One aspect I particularly want to touch on is the decision-making process we use. The Library Working Group works on consensus. When I was in library school, we talked about horizontal structures and consensus as a cutting edge way of organizing library work and staff. Please throw that all out the window. Please. The meaning of ‘consensus’ used in my library school classroom and the meaning of it at the Occupation and in radical politics generally are not the same. For us, consensus requires that nearly everyone support a decision. If there are people with serious concerns about a proposal, what we call a ‘block,’ we need at least 90% those present to be in support of it. Degreed librarians have no more weight in making decisions than an 18-year-old college student, an underemployed actress, or a crusty traveling kid. At the same time, individual librarians are empowered to act autonomously to a large extent; if a librarian had a good idea, and an action wouldn’t greatly affect the library as a whole, that person was welcome to make it happen, barring serious concerns from others, without seeking permission as such. The flip side of that autonomy is that an individual librarian need not involve themself with a library project they don’t like or agree with, that in Occupation terms they ‘stand aside’ from. This is in severe contrast to even the flatter organizational structures in normal libraries, which are remain hierarchies and for which we might say about consensus, ‘you keep using that word; I do not think it means what you think it means.’

When formulating policies and procedures for the Library, we considered not only library best practices, but also the ideological nature of our existence, and the unique practical realities of our operations.

There are some aspects of the Occupy Wall Street Library that are easily recognizable: we have an OPAC of sorts on LibraryThing; we have master’s degree holding librarians doing library work, as well as what could be termed paraprofessionals, techies, and friends of the library; we have books and -had- computers.

Our OPAC, as I’ve said, is on LibraryThing. We already had several hundred books when the catalog began, and so we retroactively cataloged everything in the collection at that point, and then cataloged new arrivals as they came in. Some books were added through barcode scanning, but most were done by searching the ISBN. Chapbooks, older books, and other items without ISBNs were cataloged by hand. We’d then mark the books as having been received and cataloged. At times when we didn’t have available internet–which is often– we’d write down ISBNs and enter them into LibraryThing when internet was again available.

For most of the library’s existence, we didn’t have actual shelves. The first volumes were placed on a stone bench at the northeast corner of the park. Then they were put is cardboard boxes. Which melted in the rain. Then they were covered by tarps and put in plastic bins. Sometimes the bins could be on the bench and the ledge above it, sometimes the cops told us they couldn’t be. Very often– especially when it was raining– we were told we couldn’t cover them with tarps. You know, because we might be hiding bombs under there. Or something. So we got clear plastic sheeting instead. Which was acceptable slightly more often than the opaque tarps. But, back to shelving…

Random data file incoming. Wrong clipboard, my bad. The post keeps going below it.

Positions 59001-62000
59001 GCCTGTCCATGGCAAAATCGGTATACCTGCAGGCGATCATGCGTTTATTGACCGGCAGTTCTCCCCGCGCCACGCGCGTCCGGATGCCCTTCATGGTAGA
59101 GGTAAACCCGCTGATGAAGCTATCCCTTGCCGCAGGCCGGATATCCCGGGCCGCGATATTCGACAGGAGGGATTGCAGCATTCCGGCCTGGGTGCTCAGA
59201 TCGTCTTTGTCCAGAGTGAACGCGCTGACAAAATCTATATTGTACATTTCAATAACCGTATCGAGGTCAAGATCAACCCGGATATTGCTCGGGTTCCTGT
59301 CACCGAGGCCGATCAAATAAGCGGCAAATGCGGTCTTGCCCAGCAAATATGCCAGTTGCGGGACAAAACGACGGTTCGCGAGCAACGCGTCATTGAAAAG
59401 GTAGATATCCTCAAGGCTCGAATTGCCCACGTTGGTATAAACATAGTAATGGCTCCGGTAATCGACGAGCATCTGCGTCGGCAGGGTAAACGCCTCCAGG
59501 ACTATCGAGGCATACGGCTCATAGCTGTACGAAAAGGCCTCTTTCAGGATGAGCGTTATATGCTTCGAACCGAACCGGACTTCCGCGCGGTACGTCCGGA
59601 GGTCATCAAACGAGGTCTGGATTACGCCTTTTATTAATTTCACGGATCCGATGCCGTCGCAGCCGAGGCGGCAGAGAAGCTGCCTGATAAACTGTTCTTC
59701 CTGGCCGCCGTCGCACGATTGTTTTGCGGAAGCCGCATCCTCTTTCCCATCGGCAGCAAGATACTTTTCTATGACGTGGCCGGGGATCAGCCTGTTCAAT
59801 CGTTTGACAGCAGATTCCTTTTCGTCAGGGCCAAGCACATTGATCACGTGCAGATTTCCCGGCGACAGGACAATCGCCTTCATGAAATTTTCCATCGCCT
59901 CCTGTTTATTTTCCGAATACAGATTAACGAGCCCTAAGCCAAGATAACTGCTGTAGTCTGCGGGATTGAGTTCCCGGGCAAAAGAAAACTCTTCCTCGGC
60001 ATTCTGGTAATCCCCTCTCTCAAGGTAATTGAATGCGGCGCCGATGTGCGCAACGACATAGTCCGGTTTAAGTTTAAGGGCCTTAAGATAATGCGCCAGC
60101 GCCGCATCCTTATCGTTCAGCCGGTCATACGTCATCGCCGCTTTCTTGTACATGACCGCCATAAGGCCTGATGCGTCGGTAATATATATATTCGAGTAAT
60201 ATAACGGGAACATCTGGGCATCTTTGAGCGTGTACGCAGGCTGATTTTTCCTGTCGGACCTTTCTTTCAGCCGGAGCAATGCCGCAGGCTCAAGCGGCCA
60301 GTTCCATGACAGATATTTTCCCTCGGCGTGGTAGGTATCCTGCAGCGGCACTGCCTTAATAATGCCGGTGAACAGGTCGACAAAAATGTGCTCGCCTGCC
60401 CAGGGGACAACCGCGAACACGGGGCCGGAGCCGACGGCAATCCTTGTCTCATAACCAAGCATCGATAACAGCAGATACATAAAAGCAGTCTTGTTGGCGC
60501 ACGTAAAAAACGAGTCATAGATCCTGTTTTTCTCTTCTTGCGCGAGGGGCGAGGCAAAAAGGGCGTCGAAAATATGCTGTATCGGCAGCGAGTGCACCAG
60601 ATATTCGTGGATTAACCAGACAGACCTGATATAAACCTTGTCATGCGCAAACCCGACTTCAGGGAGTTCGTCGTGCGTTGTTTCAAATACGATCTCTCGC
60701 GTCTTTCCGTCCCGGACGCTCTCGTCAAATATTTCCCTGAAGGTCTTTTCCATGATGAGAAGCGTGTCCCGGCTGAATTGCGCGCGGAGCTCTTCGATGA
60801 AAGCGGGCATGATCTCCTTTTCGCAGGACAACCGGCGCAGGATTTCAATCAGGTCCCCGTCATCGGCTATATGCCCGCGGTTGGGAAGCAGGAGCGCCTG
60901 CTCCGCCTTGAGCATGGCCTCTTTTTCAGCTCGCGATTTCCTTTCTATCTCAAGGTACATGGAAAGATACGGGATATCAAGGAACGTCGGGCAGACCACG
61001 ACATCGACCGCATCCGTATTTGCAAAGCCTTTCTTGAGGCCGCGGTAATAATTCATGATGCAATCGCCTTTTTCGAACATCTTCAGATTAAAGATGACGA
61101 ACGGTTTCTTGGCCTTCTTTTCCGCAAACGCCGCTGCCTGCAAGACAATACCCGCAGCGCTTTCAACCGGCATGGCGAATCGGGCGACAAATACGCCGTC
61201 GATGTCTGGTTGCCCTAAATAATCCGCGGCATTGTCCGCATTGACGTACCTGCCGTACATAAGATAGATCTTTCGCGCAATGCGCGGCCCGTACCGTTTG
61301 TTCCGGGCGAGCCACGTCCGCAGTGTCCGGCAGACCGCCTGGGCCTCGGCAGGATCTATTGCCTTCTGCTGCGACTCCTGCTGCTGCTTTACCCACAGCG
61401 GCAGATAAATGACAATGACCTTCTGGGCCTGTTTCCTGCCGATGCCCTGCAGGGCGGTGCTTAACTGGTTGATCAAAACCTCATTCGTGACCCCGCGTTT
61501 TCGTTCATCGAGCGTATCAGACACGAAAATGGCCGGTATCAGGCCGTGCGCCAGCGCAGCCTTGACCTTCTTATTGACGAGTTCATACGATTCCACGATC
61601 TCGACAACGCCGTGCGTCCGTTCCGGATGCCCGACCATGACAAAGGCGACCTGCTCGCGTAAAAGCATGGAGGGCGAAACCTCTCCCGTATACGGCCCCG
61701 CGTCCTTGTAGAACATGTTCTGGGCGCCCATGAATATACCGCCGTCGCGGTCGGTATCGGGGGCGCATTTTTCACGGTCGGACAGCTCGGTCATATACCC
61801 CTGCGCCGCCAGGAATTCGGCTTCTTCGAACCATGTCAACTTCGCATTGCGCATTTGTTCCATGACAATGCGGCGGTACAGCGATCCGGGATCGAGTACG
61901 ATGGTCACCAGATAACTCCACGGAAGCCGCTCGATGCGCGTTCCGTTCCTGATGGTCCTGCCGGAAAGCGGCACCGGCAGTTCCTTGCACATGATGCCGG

Our books don’t have call numbers, and therefore don’t have exact locations. They were broadly sorted in to categories and topics — fiction and non-fiction, non-print, history, economics, poetry, education, women, queer, people of color, non-English, etc. We performed what I liked to call “directly democratic shelving.” That is, whoever was sorting books was empowered to put items where they thought they best belonged. And then if someone found a book in a certain place, but they thought it might be better elsewhere, they were welcome to move it. Personally, and as I would suggest to anyone who asked for advice on shelving, I tried to keep the principle of use in mind. If I was of more than one mind about where a book might belong, I’d consider where our readers might think to look for it, if they wanted that particular book. Or, I’d think about what section they’d be delighted to find it under. Use says that it goes where it will be most and most happily read.

The LibraryThing catalog is a record of the books that have ever been a part of the collection. It does not reflect what might be actually available in the library at any given moment. Circulation is one of the places where ideology and practically met harmoniously. Given that our library in Zuccotti Park had no building, no call numbers, and no library cards, we did not track circulation. Like maintaining a strict shelving order, it would have been nearly impossible to do, and certainly beyond the person-power at our disposal. There was never a formal method of borrowing and returning books. The only method was to find a book you wanted to read, pick it up, and walk off with it. We asked only that the reference collection, which included traditional reference materials such as dictionaries as well as copies of our most popular books– Howard Zinn’s People’s History, for example, not leave the library. Returns are most welcome, but not required. Readers are welcome to pass books along to friends, take them to other Occupations, or hold on to them. We suggest that somehow, though, the book continue to be used.